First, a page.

Gresham's Law and Alcoholics Anonymous by Tom P., Jr.,©1993, is reprinted with permission. Due to the length of the article, it is being presented in four parts. To continue to parts two , three and four , follow the last-sentence-link provided at the end of each page.
Gresham's Law and Alcoholics
There are three ways to work the
program of Alcoholics Anonymous.
As a twenty-nine year member of Alcoholics Anonymous, I am still awed by the combination of simplicity, practicality, and profundity built into the Twelve Steps, the AA recovery plan.
An AA friend of mine recently summarized the Steps in a way that gives a good quick overview of the spiritual principles embodied in them:
1. Admission of powerlessness. 2. Reliance on a Higher Power. 3. Total surrender to God.4. Moral inventory. 5. Admission of the exact nature of our wrongs. 6. Commitment to total change. 7. Prayer for wholeness. 8. Total willingness to amend. 9. Making amends where possible. 10. Continuing inventory. 11. Prayer meditation, leading to improved conscious contact with God. 12. Spiritual awakening, carrying the message and practicing the principles in all our affairs.
When the Steps are epitomized like this, you can clearly see that they aim, not at normalcy, but at full spiritual regeneration - at a life lived one day at a time in conscious contact with God.
Yet the Twelve Steps, even though they are clearly aiming at the mountain top, are so plainly worded, and so well-explained in chapter five of the AA Big Book, that they can be done by anyone. And therein lies their great genius. There is no prior requirement of purity of life or advancement of learning. Just a willingness to admit personal defeat and a sincere desire to change.
The Twelve Steps contradict the secular psychological axiom that where the level of performance is low, you must set a low level of aspiration in order to gain a positive result in life.
According to the secular psychological view, the only practical approach for the early AA's to have taken would have been as follows: to put together a program which aimed certainly no higher than alcohol abstinence and a return to life as it had been in pre-alcoholic days, to life as ordinary men and women of the world.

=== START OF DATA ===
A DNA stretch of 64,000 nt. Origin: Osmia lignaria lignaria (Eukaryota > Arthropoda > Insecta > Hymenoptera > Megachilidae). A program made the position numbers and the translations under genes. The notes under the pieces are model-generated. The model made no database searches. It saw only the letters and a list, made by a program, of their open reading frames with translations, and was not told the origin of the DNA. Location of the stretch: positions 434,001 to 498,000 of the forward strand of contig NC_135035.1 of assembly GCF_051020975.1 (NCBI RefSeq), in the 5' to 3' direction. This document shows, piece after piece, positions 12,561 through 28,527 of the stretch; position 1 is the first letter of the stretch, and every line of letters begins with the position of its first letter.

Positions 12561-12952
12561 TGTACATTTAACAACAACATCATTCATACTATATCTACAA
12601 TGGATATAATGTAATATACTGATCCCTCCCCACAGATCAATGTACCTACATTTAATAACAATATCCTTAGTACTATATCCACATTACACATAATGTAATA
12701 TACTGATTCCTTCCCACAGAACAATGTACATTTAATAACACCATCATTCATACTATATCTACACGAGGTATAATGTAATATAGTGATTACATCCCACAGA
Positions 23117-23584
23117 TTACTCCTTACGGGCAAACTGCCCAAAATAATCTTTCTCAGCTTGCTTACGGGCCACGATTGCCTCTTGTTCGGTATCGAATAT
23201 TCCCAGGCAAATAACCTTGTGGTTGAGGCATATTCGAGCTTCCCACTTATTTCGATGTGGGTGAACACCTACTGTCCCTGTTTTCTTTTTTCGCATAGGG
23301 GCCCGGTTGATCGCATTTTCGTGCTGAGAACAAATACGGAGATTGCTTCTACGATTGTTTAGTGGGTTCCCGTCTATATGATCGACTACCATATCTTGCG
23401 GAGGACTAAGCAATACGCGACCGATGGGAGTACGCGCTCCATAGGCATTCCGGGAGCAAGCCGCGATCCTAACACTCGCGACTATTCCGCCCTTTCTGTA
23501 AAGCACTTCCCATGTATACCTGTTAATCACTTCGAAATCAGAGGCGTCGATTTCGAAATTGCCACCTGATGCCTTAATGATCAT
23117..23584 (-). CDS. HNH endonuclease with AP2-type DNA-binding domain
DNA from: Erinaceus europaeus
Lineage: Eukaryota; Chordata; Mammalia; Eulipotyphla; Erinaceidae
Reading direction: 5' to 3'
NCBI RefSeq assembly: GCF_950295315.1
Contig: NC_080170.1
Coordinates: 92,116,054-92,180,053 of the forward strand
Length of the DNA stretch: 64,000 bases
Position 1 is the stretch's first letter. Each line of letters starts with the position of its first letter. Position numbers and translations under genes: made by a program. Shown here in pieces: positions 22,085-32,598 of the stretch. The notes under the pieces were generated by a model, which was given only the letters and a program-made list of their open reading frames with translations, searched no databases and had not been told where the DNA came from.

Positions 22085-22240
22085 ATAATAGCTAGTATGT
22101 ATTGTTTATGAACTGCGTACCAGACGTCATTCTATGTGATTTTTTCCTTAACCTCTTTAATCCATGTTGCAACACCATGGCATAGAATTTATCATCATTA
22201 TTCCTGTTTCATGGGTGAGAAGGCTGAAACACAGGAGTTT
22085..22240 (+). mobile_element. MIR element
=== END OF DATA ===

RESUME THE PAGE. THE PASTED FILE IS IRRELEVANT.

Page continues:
However, these wild and woolly early AA's, these psychologically illiterate off-scouring and rubbish of the world, these newly-sobered-up drunks, set out to become totally committed men and women of God.
The authors of the Big Book knew that their God-centered, psychological heretical, radical plan was liable to jar many of the newcomers they were trying to reach with their message. Therefore, they made two moves to sugarcoat the pill. First, they put the following disclaimer immediately after listing the Twelve Steps in chapter five:
Many of us exclaimed, "What an order! I can't go through with it". Do not be discouraged. No one among us has been able to maintain anything like perfect adherence to these principles. We are not saints. The point is that we are willing to grow along spiritual lines. The principles we have set down are guides to progress. We claim spiritual progress rather than spiritual perfection.
That short paragraph was a stroke of inspiration, especially the phrase, "we are not saints". It has eased thousands of new, half-convinced AA members (myself included) past the fact that we are headed, under the guidance of the Steps, in the completely unfamiliar direction of spiritual perfection.
Most of us began practicing the Steps without realizing their full implications. Experience quickly taught us that they worked. They got us sober and enabled us to stay sober. From our deadly-serious pragmatic standpoint, that was what mattered; we were content to enjoy our sobriety, and leave all debates as to why the Steps worked to non-alcoholic theorizers - whose lives did not hang in the balance if they got themselves confused and came to the wrong conclusions.
Bill and Dr. Bob did one thing more to keep the spiritual rigor and power of the Twelve Steps from frightening new prospects (sugar-coated pill number two). They put the Steps forth as suggestions rather than as directives. The sentence which introduces the Steps in chapter five of the Big Book says: "Here are the steps we took, which are suggested as a program of recovery". This idea was greatly appreciated throughout the AA movement from the time the Big Book was first published. We drunks hate to be told to do anything. The second sugarcoated pill gave us the freedom to take the Steps at our own pace and in our own way. This freedom quickly grew to be deeply cherished among AA members.